Back in 1995, Al Pacino and Robert De Niro made history together. It was the first time both of these gods of acting actually breathed air next to each other. I know, I know. Many of you will say that both actors appeared in "The Godfather Part II" back in 1974. I know because that movie is very dear to my heart as well, and I have seen it many times. However, De Niro played young Vito Corleone (the part Marlon Brando played in 1972) in one storyline, while Al Pacino played Michael Corleone in a future storyline. The actors never once had a scene together, and to my knowledge, never really met up with each other while that movie was made.
The picture above refers to one of the best scenes in the entire movie. As Vincent Hanna (Al Pacino) a highly talented detective of the Los Angeles Police Department sits down and has coffee with a notorious professional thief Neil McCauley. The scene is filled with juicy dialogue and really sets the stage. "Ever tried doing something else?" asks Hanna. McCauley scoffs at the question "Like barbecue's and Baseball games? I can't do anything else, I don't want to do anything else." And surprisingly, Hanna responds "I don't either." The climax of this legendary scene is punctuated with the reality the characters set up for themselves. They literally tell each other that one is going to kill the other if they should cross paths again. The shadow of death hangs on each of these men and they seem to except that for their greater goals.
We learn that Vincent Hanna is a honorable, decorated cop. This is all to the expense of his third wife Justine (Diane Venora) who is beginning to detach herself from Vincent. He is so committed to his job that nearly nothing else matters, but Justine does matter to him and he can't figure out how to show it. He doesn't even discuss work with her, not that he isn't open or invested, but he's afraid what he'll say may disturb her.
McCauley story is equally engaging. McCauley has had a lengthy criminal career of taking down scores, he's never went after a score he's never pulled off. While he's very rich, he's never had anything close to romantic relationship. "Do not become attached to nothing in life that you can't walk away from in 30 seconds if you spot the heat around the corner" is McCauley's business philosophy, and he's been perfectly fine with it.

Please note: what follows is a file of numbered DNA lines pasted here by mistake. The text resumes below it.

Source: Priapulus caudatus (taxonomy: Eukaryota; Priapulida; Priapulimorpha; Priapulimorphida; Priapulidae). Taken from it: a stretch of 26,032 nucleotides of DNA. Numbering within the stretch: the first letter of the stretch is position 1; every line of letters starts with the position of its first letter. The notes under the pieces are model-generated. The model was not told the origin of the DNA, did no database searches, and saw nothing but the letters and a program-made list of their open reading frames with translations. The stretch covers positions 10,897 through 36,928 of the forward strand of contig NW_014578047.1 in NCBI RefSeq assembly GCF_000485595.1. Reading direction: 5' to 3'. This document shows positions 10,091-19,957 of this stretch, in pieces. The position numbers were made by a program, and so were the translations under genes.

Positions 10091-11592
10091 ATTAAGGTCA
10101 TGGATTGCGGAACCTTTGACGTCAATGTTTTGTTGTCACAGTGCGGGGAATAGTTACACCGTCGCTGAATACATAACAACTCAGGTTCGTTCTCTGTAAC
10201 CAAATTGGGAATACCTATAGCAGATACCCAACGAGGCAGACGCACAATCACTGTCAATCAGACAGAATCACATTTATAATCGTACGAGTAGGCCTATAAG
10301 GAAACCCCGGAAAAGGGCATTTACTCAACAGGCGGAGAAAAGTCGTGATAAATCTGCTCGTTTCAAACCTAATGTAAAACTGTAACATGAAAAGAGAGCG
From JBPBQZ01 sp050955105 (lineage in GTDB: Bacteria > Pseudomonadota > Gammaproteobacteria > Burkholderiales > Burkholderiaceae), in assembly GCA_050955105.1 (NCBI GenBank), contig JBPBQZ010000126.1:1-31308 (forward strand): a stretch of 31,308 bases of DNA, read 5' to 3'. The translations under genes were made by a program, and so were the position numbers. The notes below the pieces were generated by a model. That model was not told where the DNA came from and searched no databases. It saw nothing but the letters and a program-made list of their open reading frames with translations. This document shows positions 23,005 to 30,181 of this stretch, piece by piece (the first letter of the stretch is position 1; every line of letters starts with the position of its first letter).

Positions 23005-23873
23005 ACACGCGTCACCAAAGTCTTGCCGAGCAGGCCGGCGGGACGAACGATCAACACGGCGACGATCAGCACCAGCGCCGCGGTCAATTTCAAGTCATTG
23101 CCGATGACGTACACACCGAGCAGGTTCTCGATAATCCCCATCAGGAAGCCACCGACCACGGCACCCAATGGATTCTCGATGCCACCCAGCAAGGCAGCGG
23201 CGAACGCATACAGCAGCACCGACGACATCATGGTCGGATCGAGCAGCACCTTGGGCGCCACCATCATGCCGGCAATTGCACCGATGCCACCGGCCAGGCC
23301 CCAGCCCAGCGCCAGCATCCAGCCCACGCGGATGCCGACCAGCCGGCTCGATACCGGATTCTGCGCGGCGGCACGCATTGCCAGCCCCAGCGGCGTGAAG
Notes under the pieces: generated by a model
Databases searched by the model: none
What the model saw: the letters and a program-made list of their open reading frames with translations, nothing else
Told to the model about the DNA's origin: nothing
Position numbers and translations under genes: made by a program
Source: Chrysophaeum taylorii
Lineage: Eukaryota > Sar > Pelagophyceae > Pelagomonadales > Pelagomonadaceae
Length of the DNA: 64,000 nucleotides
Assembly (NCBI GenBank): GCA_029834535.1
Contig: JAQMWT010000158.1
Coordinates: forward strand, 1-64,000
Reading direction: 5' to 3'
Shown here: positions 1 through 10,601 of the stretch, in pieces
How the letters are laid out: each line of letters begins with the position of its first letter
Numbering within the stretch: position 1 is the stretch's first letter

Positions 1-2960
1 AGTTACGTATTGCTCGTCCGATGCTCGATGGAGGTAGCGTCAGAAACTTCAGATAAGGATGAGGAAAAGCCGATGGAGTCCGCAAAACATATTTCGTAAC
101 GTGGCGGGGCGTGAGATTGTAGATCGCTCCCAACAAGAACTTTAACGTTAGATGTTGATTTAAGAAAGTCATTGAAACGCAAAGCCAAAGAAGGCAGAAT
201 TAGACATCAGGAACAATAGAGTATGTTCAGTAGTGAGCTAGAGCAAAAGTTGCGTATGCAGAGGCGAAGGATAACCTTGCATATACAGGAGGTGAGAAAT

Then McCauley meets Eady, played by Amy Brenneman, and everything changes.
One of the best things about "Heat" is how it humanizes the characters we aren't supposed to root for. When McCauley spends an evening with Eady, we learn that McCauley had somewhat of a life before he resorted to a life of crime. Its mesmerizing to see this tough guy break his own philosophy. Another great example comes from Chris Shiherlis (Val Kilmer) who is McCauley's second-in-command and best friend. It's clear that Shiherlis loves his wife and son, but has terrible gambling problems, which makes his wife (the always-great Ashley Judd) cheat on him. But he does care about her and underneath it all she does too. Their last scene together maybe one of the most heart-wrenching scenes in a crime thriller ever. Kilmer really sells it too, and proves how much we miss Kilmer's efforts today.
The rest of the cast is beyond solid. Featuring actors like Tom Sizemore, Danny Trejo, Jon Voight, Natalie Portman, Wes Studi, Ted Levine, Myketi Williamson, Dennis Haysbert, William Fichtner, Hank Azaria and Tom Noonan. If some of those names don't ring a bell, Google them and I assure you that you'll recognize a handful of them. These are tremendous character actors and they each make their roles count. I have to say though, with all the talent shoehorned into this ensemble, the guy who really steals the show is Kevin Gage. Gage plays Waingro, a ruthless criminal who does one job with McCauley's crew at the beginning of the film...and he screws up, big time. This screw up is what puts Vincent Hanna on McCauley's scent. As McCauley goes to execute Waingro...he escapes his death, and afterward he is a unmerciful force for the duration of the film. He leaves scares on most of the characters with ease and does so with glee. Watch Kevin Gage in "Heat" and try to tell me that he isn't a perfect candidate for "The Joker" in an upcoming Batman film. He's that great.
In speaking of Batman, director Christopher Nolan actually cited "Heat" as a inspiration for "The Dark Knight." Once you see the kinetic bank heist scene in "Heat," you'll know exactly where that inspiration came from. It's a big, bold, chaotic scene but even during the shootout, it never loses its sense of realism. All the action scenes in this movie leave exciting footnotes, but they are handled with care and shot extremely well.
If you like your crime movies for the action or the drama, "Heat" supplies enough to make any fan satisfied. The final shootout and scene between Pacino and De Niro is incredibly emotional to the point that I tear up. The scene is complimented by Moby's awesome song, "God Moving over The Face of the Waters" and its bracing. Even though this may seem like another crime movie, these actors came together and made every minute of it matter. That to me, is what good moviemaking is all about. If you haven't had the pleasure of seeking out "Heat," you must do so immediately.